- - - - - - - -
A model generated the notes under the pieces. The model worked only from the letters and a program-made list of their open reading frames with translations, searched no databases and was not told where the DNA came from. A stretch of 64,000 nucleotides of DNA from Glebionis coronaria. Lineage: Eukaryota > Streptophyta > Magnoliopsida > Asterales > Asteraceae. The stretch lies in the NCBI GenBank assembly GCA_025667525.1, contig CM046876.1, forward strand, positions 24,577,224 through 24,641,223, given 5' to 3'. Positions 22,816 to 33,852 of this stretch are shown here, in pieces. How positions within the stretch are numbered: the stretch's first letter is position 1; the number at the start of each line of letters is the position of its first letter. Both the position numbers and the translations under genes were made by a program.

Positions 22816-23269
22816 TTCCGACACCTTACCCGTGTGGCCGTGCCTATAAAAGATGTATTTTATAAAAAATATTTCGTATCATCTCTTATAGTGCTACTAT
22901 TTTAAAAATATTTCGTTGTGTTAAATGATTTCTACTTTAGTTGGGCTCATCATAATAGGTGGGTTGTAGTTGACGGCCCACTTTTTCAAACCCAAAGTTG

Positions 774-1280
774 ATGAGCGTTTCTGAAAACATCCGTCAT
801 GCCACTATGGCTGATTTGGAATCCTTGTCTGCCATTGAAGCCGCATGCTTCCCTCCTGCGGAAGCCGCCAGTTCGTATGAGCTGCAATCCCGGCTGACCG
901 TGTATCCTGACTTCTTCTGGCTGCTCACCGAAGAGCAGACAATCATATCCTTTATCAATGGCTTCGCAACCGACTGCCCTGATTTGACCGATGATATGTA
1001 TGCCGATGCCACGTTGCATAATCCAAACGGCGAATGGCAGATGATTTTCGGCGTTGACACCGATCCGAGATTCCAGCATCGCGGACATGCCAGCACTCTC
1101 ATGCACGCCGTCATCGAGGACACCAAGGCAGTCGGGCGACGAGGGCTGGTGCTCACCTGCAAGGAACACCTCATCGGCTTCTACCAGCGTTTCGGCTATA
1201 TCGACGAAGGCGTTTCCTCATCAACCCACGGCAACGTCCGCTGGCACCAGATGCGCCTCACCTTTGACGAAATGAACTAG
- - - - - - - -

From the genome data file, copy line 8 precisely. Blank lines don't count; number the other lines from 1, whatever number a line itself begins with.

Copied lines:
901 TGTATCCTGACTTCTTCTGGCTGCTCACCGAAGAGCAGACAATCATATCCTTTATCAATGGCTTCGCAACCGACTGCCCTGATTTGACCGATGATATGTA